I was moved, almost to tears, three times yesterday. It began with a trip to church. I had called to see if the building was wheelchair accessible and was told, proudly, that it was. We found the entrance with the blue wheelchair guy painted on it and opened the door. Inside we found a ramp that was as steep as the side of Kilimanjaro. I was immediately pissed, but said nothing as I knew Joe really wanted to be there. I hauled ass out of the chair and Joe delicately walked me up the ramp and then ran the chair up to me. As I sat down a young, vibrant, woman came in sitting in a spiffy power chair. I asked her if her chair made it up the ramp, she laughed and said that it did but I'd have to move because she goes hell bent for leather up the ramp and then makes an immediate and sharp turn at the top. Brave girl.
During the service two young men got up to sing. I read in the church newspaper as I was waiting for the service to begin that they were a gay couple who wrote and sang spiritual songs at the same time as striving for mainstream notice. Jason and DeMarco, as they are known, sang beautifully and it was easy to fall under the spell of the music. What deeply moved me, though, was looking over during the song and seeing DeMarco's mother and father sitting in the church watching their son sing. They had been introduced to the congregation before the song began and when I looked at them I could only see his mother as his father's face was out of my view. She looked on her son with such deep pride. She glowed as he sang. Tears sprang to my eyes as I imagined the journey she had taken with her son. To be here, in this place, watching him sing with his loving partner at his side - it probably wasn't an easy journey. But she made it.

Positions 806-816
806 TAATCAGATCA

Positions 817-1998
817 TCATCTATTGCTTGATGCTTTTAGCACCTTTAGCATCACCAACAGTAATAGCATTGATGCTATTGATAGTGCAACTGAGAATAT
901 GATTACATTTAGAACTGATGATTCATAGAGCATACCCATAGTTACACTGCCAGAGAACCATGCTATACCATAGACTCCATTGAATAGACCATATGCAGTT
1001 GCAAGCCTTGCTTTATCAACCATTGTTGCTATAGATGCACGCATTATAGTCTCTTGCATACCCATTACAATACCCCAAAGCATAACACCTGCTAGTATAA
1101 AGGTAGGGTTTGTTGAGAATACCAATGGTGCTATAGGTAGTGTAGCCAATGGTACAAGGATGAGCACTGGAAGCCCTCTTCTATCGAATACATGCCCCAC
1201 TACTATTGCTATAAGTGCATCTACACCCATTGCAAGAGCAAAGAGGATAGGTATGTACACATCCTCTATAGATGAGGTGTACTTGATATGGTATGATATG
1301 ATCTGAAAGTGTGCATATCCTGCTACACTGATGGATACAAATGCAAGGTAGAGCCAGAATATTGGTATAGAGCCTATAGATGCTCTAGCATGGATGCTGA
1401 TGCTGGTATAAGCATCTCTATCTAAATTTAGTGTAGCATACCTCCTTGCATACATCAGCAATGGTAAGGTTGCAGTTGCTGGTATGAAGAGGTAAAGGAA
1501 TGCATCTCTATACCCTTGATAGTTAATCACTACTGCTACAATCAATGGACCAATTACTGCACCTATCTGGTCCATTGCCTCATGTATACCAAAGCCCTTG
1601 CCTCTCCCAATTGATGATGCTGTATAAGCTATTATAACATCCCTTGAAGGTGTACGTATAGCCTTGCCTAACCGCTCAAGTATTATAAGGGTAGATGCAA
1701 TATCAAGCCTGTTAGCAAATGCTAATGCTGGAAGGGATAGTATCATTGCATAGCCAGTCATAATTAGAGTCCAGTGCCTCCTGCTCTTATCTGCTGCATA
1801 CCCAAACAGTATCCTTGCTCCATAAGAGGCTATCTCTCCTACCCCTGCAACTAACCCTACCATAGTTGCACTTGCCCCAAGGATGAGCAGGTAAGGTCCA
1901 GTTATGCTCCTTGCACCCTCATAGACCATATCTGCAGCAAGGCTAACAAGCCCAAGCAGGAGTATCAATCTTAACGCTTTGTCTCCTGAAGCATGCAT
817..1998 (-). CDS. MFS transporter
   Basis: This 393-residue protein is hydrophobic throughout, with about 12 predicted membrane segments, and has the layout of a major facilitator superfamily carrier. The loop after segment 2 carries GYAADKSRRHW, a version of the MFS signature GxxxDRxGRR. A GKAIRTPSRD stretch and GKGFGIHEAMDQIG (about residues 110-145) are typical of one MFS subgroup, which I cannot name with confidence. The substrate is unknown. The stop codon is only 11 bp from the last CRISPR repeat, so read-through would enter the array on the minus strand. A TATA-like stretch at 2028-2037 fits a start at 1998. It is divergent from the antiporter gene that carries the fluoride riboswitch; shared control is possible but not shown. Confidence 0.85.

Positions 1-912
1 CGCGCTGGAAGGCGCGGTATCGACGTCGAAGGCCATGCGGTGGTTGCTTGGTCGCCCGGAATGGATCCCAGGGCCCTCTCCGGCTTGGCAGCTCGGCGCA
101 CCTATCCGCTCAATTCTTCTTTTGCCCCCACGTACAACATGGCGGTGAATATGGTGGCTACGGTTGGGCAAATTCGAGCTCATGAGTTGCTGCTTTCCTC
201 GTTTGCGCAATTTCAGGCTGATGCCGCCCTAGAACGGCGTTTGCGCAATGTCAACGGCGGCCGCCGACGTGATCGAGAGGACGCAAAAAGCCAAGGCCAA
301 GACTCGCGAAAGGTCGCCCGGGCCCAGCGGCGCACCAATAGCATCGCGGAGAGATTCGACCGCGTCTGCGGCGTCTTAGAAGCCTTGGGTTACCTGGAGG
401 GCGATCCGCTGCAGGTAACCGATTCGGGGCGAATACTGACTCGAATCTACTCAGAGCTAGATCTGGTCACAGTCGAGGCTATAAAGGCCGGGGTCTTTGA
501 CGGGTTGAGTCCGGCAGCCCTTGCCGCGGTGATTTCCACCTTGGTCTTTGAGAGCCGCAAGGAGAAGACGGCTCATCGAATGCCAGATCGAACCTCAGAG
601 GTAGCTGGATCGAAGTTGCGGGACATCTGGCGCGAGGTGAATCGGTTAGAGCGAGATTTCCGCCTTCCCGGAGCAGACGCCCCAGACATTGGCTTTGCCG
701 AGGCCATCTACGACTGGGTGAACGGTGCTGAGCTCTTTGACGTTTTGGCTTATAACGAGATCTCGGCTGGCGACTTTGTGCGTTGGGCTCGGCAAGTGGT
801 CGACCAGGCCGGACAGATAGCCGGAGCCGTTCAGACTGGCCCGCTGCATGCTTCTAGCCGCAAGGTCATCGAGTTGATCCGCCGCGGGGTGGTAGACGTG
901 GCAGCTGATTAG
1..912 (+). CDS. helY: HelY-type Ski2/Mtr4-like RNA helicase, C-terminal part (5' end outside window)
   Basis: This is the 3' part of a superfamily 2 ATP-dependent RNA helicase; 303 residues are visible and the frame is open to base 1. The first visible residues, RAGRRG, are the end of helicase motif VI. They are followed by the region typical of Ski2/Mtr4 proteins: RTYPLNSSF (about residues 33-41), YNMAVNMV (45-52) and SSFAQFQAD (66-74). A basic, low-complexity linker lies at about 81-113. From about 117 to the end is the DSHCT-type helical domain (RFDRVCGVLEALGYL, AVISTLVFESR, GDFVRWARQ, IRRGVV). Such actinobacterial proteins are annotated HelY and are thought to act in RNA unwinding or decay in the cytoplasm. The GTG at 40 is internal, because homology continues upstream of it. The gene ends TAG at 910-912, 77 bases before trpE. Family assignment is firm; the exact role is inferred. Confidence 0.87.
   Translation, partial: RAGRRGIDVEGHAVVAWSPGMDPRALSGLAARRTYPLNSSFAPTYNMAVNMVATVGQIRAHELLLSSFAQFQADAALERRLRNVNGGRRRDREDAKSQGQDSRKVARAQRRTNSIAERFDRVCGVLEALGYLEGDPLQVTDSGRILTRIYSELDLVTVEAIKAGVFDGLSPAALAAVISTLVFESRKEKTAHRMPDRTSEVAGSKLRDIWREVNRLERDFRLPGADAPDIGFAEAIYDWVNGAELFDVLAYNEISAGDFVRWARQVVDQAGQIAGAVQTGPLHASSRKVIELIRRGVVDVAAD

Later we went to Dominon to do some grocery shopping for the new apartment. I had sprained myself the day before so I wasn't pushing myself too hard or too far. I conferred with Joe as the the ingredients of vegetarian goulash and then wandered around the front of the store. I saw a mother of a young girl, maybe fourteen, with Down Syndrome. She was encouraging her daughter to take the few groceries in their basket through the till on her own. The little girl was very hesitant, she clearly didn't believe in herself. Mom poured self confidence into the child and then stood and watched as her daughter approached the till, emptied the basket, chatted with the clerk, counted out change and paid. Pride flooded mother's face. Tears sprang to my eyes as I imagined the journey she had taken with her daughter. It probably wasn't easy. She probably didn't expect to feel this deep deep pride. But she made it.
As we drove back up to our place in Baxter, I thought about the two mothers. I thought about that look of pride. Wishing I'd had that look, even once. But then I remembered that I had, and as I did, tears sprang to my eyes. I had been lecturing for over a year and Joe had steadfastly refused to come and hear me speak. At first I was deeply hurt and felt rejected but then I came to understand that he was afraid to be there in the audience, to feel the fear that I would feel. He had stage fright for me and couldn't get over it. Then I was asked to do a talk only blocks from where we lived. It was for Central Toronto Youth Services and they wanted me to speak about 'homosexuality and the disabled population' or something such. I prodded Joe to come, and he relented. During the talk he looked up at me like a deer in the headlights, I don't think he blinked for the whole 45 minutes of my talk. When it was done and the audience responded, loudly and postively, I saw pride in his eyes. It was a journey we'd taken to gether. It definately wasn't easy, but we made it.
We make the journey.
Then the journey makes us.
I think that's the deal.
(for information on the gay couple who sang at the church please go to http://www.jasonanddemarco.com/ )